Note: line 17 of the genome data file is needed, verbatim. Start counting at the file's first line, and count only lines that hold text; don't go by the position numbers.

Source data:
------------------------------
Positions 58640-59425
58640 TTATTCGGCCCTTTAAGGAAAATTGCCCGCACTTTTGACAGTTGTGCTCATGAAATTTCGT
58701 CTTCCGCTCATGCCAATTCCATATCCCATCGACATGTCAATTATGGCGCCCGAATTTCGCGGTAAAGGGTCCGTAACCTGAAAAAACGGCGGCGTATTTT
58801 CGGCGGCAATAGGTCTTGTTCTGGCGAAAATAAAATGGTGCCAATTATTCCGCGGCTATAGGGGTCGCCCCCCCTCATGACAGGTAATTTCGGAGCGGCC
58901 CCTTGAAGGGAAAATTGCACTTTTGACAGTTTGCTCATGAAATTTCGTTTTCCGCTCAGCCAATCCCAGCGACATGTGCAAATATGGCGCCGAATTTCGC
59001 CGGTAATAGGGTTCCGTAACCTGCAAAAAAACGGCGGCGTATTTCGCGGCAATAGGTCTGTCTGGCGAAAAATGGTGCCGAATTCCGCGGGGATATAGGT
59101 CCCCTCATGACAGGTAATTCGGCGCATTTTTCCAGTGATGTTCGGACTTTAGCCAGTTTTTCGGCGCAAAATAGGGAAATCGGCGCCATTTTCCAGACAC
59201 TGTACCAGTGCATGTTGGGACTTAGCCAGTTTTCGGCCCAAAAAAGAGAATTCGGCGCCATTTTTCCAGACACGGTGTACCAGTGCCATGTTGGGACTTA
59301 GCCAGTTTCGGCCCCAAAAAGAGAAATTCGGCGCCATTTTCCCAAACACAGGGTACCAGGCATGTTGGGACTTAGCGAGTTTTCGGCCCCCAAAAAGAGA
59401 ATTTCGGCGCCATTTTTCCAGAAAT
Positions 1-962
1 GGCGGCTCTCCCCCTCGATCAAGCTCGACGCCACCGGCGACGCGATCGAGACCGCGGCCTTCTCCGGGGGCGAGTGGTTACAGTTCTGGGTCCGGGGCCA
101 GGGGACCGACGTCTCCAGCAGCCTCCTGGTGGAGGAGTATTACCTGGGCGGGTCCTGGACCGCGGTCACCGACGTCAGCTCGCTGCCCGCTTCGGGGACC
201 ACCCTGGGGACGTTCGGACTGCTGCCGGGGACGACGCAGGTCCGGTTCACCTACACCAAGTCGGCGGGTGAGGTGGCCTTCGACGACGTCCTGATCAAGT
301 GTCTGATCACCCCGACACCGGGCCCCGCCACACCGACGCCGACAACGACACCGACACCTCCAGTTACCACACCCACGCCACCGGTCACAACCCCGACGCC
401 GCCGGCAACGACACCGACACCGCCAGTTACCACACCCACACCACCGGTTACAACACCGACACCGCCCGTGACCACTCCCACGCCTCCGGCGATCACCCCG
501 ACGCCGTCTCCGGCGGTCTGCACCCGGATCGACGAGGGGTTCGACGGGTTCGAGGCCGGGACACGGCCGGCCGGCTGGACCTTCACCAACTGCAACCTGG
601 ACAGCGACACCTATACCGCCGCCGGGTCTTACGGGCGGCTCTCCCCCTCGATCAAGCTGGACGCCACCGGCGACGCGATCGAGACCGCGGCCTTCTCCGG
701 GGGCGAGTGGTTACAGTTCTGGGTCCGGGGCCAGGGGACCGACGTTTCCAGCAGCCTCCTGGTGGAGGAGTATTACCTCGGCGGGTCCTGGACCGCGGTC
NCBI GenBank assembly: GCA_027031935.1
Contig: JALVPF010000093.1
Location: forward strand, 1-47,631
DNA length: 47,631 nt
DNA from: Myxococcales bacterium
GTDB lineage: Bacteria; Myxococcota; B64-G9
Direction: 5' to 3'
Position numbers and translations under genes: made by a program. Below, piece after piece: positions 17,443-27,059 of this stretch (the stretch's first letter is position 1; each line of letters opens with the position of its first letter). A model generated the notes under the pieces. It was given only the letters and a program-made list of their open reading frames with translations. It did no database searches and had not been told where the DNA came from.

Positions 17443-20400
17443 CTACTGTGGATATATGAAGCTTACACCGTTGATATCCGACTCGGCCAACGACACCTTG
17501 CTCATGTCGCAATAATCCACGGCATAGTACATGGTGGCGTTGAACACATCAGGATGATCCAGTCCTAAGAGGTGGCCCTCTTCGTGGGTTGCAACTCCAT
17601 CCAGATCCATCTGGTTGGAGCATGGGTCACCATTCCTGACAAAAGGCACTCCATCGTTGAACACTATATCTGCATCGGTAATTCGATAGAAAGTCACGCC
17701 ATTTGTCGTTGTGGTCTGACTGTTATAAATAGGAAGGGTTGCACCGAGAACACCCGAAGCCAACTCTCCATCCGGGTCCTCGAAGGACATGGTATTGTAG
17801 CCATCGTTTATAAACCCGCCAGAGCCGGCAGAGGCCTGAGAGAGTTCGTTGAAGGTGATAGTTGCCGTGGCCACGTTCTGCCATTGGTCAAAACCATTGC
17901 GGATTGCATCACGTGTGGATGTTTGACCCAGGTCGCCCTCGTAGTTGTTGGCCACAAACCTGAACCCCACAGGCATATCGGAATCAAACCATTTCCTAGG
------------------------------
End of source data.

501 ACGCCGTCTCCGGCGGTCTGCACCCGGATCGACGAGGGGTTCGACGGGTTCGAGGCCGGGACACGGCCGGCCGGCTGGACCTTCACCAACTGCAACCTGG